Without knowing it, organisms search for the next “winning” strategy in evolution. Mutation plays a key role in the evolution of new, and sometimes successful, traits. It's a lot like rock-paper-scissors - roshambo.(1)read more
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9:20 PM | Boulders, graffiti and an industrial past
Growing a little tired of the crowds at Brimham and Almscliffe, it was time to try somewhere new. “This small crag is about as remote as you could wish for” [1]. Perfect. After a laborious drive across the moors, we arrived at the parking spot for Crag Willas. You follow a track up to the Old Gang Smelt Mill: if you visit, take a bit of time to explore the ruins (Photo 1) that worked for about 200 years [2] before grinding to a halt.   Photo 1. Old Gang Smelt Mill on the […]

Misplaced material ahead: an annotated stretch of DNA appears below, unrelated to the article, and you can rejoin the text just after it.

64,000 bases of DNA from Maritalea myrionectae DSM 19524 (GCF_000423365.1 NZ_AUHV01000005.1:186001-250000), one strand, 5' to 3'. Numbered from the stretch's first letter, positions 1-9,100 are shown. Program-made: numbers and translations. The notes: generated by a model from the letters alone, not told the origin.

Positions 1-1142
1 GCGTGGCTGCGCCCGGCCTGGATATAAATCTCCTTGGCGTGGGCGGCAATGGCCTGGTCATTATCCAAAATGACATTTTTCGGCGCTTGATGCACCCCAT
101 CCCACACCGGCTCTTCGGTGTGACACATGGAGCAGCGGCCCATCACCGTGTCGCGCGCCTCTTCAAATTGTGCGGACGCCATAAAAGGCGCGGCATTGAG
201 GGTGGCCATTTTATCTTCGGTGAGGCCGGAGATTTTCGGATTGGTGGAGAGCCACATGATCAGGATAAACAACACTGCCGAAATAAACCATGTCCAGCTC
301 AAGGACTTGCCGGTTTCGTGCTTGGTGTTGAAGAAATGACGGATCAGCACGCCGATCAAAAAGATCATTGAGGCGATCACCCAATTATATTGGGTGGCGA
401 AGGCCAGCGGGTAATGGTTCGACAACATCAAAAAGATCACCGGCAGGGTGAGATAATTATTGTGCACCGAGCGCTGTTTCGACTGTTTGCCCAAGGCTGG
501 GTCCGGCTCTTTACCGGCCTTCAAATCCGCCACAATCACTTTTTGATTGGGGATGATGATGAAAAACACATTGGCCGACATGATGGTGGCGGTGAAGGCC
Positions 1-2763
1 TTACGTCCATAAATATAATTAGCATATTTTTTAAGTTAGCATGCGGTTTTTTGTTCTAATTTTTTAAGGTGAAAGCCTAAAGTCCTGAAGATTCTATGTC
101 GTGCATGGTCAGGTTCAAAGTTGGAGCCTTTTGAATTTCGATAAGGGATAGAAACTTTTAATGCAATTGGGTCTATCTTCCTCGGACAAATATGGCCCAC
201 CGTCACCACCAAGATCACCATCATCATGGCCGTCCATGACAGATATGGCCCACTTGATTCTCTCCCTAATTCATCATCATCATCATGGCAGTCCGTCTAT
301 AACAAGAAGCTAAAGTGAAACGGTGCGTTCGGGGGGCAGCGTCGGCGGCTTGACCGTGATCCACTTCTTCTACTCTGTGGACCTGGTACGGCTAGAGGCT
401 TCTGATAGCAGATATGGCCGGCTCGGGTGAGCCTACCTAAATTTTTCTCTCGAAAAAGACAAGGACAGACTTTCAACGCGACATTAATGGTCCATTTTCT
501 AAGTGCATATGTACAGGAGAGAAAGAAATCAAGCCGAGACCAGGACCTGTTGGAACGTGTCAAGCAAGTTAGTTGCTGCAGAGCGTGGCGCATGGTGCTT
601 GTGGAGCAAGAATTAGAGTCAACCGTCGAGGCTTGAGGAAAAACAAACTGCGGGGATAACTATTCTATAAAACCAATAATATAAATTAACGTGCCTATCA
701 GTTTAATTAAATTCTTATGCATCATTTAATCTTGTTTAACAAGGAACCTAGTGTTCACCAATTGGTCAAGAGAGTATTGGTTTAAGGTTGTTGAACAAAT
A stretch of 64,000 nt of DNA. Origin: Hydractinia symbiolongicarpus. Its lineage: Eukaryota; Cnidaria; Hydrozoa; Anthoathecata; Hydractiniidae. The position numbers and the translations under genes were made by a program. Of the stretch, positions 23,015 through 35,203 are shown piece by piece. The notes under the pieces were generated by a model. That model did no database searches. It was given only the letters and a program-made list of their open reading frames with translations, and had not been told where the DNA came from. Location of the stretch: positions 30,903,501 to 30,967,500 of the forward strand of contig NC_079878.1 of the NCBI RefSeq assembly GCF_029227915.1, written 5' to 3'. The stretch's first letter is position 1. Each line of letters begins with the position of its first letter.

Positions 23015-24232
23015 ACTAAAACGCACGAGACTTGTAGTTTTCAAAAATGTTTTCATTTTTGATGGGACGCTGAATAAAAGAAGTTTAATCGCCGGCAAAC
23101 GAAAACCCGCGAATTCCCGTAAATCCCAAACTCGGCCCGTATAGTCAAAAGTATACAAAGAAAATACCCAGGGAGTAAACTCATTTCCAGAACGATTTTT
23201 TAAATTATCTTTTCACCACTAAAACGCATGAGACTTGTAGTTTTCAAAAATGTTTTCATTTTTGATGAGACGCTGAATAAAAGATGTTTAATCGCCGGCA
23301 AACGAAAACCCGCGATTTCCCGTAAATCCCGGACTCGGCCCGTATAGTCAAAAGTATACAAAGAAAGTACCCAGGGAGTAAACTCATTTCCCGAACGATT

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9:00 PM | Pollution Ghettos? Study Finds Minority Neighborhoods Have Worse Air Than White Ones
A study by has determined that, on average nationally, minorities are exposed to 38 percent higher levels of nitrogen dioxide (NO2) outdoor air pollution compared to white people.Nitrogen dioxide comes from sources like vehicle exhaust and power plants. Breathing NO2 is linked to asthma symptoms and heart disease. The Environmental Protection Agency has listed it as one of the seven key air pollutants it monitors. The researchers studied NO2 levels in urban areas across the country and compared […]
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8:36 PM | This is one shell of a weird lobster
We like freaky lobsters here at DN. See our collection of stories. Here is another. Rare two-toned lobster intensifies coloration | GrindTV.com Harley Quinn, a star attraction at the Scarborough Sea Life Center in Britain, added to its legacy recently when it shed its shell and emerged with newer, more vibrant colors, leaving the crustacean… Source: Doubtful News
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8:30 PM | After The Blood Moon: Do Some Post-Apocalypse Science